Lie on your back with your arms at your sides, knees bent, and feet flat on the floor. Tuck your ribs in and gently press your lower back into the mat to engage your abdominal muscles (A). Push through your heels to lift your buttocks and back off the mat until your hips, knees, and shoulders are in line (B). Hold for a few seconds, squeezing your abs, glutes, and the muscles in the backs of your legs. Slowly lower your back, then butt, back down to the mat. Repeat.
Make it harder
Try Marching Bridge: Once your hips are in the air, lift one foot off the ground, then the other, keeping your hips lifted and stable. Lower, then repeat.
10 Squat Thrusts
Strong core muscles—abs, back, hips, and glutes—are the foundation of an injury-free body. Squat thrusts train all four muscle groups to work together to keep your torso steady and upright for a balanced, stable stride.
Stand with your feet slightly wider than hip-width apart in front of a sturdy step, block, or chair (A). Tuck your ribs in and tilt your pelvis up slightly to protect your back. Keep this engagement as you send your buttocks back and bend your knees to lower into a squat. Place your hands on the block, close enough that you can comfortably keep your feet flat on the floor (B). Shift your weight to your hands and step your feet back (C) so you end in a plank with your legs fully extended (D). Check your form: Stack your shoulders above your wrists and squeeze the muscles in your arms, core, and legs so your body is in a straight line from your head to your toes. Hold here for a few seconds. Step your feet back to your hands and return to your squat with feet flat on the floor (B). Push through your legs to stand up (A). Repeat.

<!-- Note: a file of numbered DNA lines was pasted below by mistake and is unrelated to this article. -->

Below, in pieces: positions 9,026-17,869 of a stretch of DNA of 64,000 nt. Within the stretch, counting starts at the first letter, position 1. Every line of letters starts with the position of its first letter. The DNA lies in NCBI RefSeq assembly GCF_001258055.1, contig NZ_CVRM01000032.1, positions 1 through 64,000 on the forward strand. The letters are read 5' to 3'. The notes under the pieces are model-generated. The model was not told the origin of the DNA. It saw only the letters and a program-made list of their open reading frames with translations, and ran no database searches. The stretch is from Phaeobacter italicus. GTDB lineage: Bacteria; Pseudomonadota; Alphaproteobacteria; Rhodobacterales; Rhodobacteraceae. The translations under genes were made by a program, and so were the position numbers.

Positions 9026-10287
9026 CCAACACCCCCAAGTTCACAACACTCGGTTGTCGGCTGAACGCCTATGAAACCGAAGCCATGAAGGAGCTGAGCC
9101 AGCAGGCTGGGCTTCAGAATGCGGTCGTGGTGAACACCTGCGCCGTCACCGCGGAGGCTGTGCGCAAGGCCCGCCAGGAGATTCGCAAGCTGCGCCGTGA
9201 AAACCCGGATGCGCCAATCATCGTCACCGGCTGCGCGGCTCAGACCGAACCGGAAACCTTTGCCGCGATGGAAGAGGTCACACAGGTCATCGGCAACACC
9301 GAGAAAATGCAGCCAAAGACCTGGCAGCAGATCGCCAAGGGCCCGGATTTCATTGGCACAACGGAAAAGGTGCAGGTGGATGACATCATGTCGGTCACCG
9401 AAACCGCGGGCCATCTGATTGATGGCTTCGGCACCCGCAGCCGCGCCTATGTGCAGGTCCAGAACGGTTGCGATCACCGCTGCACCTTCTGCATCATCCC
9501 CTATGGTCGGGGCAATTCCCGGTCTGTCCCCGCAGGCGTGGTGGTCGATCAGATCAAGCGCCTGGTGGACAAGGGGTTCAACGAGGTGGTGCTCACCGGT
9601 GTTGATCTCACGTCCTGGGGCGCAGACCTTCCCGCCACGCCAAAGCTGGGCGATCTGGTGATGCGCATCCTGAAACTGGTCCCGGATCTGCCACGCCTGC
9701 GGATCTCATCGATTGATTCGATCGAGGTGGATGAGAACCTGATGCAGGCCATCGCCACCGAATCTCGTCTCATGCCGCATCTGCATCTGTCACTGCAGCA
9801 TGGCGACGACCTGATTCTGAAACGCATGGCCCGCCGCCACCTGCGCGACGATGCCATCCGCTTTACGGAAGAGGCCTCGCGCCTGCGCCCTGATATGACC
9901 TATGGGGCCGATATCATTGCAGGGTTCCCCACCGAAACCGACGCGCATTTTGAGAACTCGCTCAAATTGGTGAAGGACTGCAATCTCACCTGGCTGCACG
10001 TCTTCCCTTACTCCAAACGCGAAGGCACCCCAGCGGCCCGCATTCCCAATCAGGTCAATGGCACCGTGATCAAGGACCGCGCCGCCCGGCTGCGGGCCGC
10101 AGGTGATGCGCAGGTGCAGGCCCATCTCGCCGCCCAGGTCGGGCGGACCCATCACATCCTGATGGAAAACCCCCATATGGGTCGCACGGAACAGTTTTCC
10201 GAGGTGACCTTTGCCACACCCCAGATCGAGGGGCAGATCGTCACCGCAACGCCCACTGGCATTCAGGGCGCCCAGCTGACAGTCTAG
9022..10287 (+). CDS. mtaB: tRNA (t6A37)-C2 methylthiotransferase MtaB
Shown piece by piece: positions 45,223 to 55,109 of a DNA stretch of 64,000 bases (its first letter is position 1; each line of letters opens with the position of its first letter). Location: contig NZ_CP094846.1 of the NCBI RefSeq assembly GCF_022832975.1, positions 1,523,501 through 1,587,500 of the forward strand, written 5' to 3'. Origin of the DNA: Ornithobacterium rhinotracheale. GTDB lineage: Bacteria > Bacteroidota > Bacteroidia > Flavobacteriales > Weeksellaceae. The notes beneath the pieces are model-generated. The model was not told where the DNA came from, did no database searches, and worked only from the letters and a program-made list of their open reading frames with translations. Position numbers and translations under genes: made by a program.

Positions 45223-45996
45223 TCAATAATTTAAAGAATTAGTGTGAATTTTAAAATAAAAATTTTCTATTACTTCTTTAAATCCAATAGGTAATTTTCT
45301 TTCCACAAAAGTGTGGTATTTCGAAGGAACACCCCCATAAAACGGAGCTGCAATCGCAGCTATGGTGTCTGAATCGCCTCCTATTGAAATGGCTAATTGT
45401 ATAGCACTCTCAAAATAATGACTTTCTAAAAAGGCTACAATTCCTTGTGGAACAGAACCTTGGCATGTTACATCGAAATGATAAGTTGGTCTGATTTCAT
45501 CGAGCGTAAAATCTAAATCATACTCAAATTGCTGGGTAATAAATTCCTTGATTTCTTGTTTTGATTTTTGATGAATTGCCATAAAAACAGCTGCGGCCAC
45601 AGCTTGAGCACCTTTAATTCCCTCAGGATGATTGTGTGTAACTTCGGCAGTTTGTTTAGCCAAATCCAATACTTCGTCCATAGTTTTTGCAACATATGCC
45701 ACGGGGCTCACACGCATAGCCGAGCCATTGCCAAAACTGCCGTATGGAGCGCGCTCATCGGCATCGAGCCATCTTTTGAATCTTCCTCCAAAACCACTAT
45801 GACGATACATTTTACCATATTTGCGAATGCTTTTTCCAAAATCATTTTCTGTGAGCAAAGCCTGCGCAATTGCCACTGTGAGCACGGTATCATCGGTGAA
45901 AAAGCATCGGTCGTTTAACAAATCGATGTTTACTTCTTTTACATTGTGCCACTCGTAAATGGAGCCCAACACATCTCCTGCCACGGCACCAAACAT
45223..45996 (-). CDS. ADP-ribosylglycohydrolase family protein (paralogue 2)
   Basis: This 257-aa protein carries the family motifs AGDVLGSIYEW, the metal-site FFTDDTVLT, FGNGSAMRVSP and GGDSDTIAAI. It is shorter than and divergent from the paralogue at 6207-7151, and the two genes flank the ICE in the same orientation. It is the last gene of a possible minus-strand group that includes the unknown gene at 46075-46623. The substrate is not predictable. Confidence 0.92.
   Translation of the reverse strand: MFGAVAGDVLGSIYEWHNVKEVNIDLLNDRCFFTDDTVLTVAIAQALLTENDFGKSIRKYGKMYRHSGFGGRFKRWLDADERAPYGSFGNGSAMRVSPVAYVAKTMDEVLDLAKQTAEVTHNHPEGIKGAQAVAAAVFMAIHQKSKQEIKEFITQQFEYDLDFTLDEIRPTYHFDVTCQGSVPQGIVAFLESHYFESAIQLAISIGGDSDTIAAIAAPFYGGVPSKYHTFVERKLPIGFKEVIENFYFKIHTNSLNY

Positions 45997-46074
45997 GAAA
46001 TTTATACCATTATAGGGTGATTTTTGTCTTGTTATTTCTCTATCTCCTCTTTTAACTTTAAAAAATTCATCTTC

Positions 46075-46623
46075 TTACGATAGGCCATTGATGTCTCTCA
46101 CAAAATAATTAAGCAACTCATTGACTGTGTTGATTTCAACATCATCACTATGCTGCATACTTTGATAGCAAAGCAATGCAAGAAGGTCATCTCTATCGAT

Hips dipping? Widen your stance.
10 Modified Bicycles
Your abdominal muscles support your entire body. This move targets the deepest ab muscle (the transverse abdominis), which wraps around your midsection from front to back like a corset, stabilizing your spine and pelvis when you walk or run.
Lie on your back with your hands under your lower back for support. Lift your legs and bend your knees and hips at a 90-degree angle, so your knees are above your hips, and your shins are parallel to the floor (A). Fully engage your core: press your lower back down into your hands and pull your belly button toward your spine. Keep this engagement as you extend your right leg and slowly lower your right heel to the floor (B). Pause, then bring your right leg back up to meet the left (A). Repeat on the other side: extend your left leg and slowly lower your left heel to the floor, then return it to meet the right (A). This counts as 1 repetition. Continue, alternating legs.
Actively pull your toes toward your shins.
Make it harder
Straighten your moving leg at a 45-degree angle and hold for a few seconds.
Circuit B: Whole-Body Strength Training
Improve your overall fitness and strengthen major muscle groups with this 15-minute interval workout. You can find the full workout 15-Minute Workout for Diabetes here. Here's a preview of the moves:
Improves strength and endurance in your hips and thighs
Trains the side (oblique) ab muscles that help you bend and twist
Strengthens abs to help alleviate back strain
Lateral Shuffle with Squat
Improves thigh strength and endurance
Challenges the core while strengthening your chest, shoulders, and arms
Strengthens your back to promote healthy posture
This interval workout alternates between heart-pumping and strength-building moves for a total-body workout. Find even more moves with some of our favorite Workouts for Diabetes.
Your 6-Week 5K Plan
Ready to get started? Read down the columns for your day-by-day plan. If you miss a day, don't sweat it, just keep going—it's consistency that matters. Over time, regular walking and running can decrease insulin resistance; lower A1C, blood pressure, and triglycerides; and help your heart work more efficiently.
About the Expert
Cliff Scherb, who designed this program, is a PWD type 1, endurance athlete, and the founder and principal coach of TriStar Athletes, a team of coaches helping type 1 athletes of all fitness levels reach their goals. He is an All-American triathlete and three-time finisher of the Ironman World Championships in Kona, Hawaii, and he holds the second-fastest PWD type 1 Ironman time of 9 hours and 7 minutes. For more on Cliff, visit TristarAthletes.com, or email him at Cliff@tristarathlete.com.
This story originally appeared in Diabetic Living Spring 2020.